History of the Center
The “Winchester Research Laboratory” grew out of an earlier project in which five experimental orchards were established in the Shenandoah Valley between 1912 and 1920 to study fertilizers, cultivation and spraying. This laboratory was established in 1921 when an entomologist, Dr. W. S. Hough, was employed by the Crop Pest Commission. A 5'x 7' building on runners was built to serve as a lab and was located in an orchard behind his barn. The pest problems of that day were codling moths and leafrollers, pests that Dr. Hough studied through his forty-two year career and continue as serious pests even today.
In 1922 the Frederick County Fruit Grower's Association, with contributions from a few fruit growers in nearby counties, donated $2,027 for the construction of the original laboratory and insectary. Use of the land on which the laboratory was situated was granted by the Shenandoah Valley Vinegar Corporation. Soon thereafter a plant pathologist was added to the staff.
Grower support enabled expansion of facilities in 1924 and 1928, and land purchases of 1.8 acres in 1940 and 2.0 acres in 1943. By the late 1940's it was evident that research required that scientists exercise more complete control over experiments than was possible in grower orchards. In 1949 a 10-acre site was purchased on Route 11 south of Winchester and a new laboratory and support buildings were constructed over the period 1949 - 1954. Fruit plantings were soon made at the new lab and very active extension and research programs were developed and implemented from that site for the next forty-three years. Staff increased as programs and services to the fruit industry expanded.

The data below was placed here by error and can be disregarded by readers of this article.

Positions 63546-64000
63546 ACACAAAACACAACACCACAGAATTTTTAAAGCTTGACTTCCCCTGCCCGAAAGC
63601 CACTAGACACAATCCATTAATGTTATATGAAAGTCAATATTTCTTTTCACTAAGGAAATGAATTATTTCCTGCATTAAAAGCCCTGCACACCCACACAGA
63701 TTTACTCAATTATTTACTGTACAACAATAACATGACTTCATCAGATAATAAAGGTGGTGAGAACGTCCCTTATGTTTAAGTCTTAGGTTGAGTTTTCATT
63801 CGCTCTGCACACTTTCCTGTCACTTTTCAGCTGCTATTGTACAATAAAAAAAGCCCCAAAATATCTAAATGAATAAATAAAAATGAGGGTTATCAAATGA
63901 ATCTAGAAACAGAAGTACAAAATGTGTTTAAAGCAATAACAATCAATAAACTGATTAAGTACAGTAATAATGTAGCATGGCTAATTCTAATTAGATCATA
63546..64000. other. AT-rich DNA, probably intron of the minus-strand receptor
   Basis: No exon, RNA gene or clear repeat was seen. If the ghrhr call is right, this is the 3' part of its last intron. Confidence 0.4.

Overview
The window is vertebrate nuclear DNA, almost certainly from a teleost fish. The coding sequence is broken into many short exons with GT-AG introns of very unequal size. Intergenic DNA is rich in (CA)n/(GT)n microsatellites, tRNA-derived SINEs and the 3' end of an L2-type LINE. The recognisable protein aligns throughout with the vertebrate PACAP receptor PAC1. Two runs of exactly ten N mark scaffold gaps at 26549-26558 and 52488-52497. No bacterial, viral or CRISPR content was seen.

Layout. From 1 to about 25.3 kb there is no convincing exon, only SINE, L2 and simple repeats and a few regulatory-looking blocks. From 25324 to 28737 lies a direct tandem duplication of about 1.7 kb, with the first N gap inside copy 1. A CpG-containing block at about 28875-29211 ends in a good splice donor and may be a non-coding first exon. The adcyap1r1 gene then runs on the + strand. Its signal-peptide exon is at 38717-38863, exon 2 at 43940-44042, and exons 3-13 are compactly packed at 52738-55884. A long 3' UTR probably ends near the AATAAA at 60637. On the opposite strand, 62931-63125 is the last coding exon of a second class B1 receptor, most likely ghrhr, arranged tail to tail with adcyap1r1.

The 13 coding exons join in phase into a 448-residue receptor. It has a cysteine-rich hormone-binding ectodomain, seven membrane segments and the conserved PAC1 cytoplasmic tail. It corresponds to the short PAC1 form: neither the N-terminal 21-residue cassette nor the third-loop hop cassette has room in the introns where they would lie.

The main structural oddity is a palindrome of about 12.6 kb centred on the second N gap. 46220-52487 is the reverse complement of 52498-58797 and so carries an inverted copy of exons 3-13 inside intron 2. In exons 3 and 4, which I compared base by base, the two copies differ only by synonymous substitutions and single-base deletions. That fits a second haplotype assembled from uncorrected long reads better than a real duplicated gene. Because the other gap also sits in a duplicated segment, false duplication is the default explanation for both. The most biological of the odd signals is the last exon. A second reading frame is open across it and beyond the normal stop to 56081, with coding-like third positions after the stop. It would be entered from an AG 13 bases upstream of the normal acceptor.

By the late 1960s it was evident that another relocation of the laboratory was going to be necessary. In 1971 a 124-acre site was purchased for the laboratory by the Frederick County Fruit Growers Association. Tree planting and site preparation were soon underway and plans for new program development and staff expansion to meet the needs of the fruit industry were formulated. The Association leased the farm to Virginia Tech for one dollar per year; however, in 1973 the University purchased the property for $85,000.
Research and extension were conducted from the Route 11 laboratory and at the new farm for the next 23 years while the possibilities of new lab construction were discussed, revised, tabled, and revisited. During this interval the Winchester Research Laboratory was renamed the Winchester Fruit Research Laboratory. Full departmental status was granted by the University in 1977. The process of relocating the laboratory and staff to the new farm was lengthy and often frustrating to those involved, but in the end it resulted in the evolution of well designed laboratories and other facilities.
Because of the obvious need, strong support for this project was given by the local member of the House of Delegates (Alson H. Smith Jr.). A special referendum was passed that endorsed the sale of education bonds for this capital project. Funding of $2.4 million was finally obtained in 1992 for construction of the office/lab, shop and equipment buildings. Construction of the new facilities began that fall and was completed by March 1994. The office/lab building is 24,500 sq. ft. and includes an auditorium for 100 persons, administrative and scientists' offices, laboratories, two walk-in coolers, a walk-in freezer, a walk-in environmental chamber, and a greenhouse. The shop/equipment building has a fifteen bay equipment storage area and a small mechanical and woodworking shop. The buildings were designed to work well with the pesticide storage and handling building constructed in 1987. This unit has been a model for pesticide containment and storage and frequently receives visits from delegations of similar research centers in the eastern United States. This new facility was named the Alson H. Smith Jr., Agricultural Research and Extension Center, and was dedicated on May 6, 1994.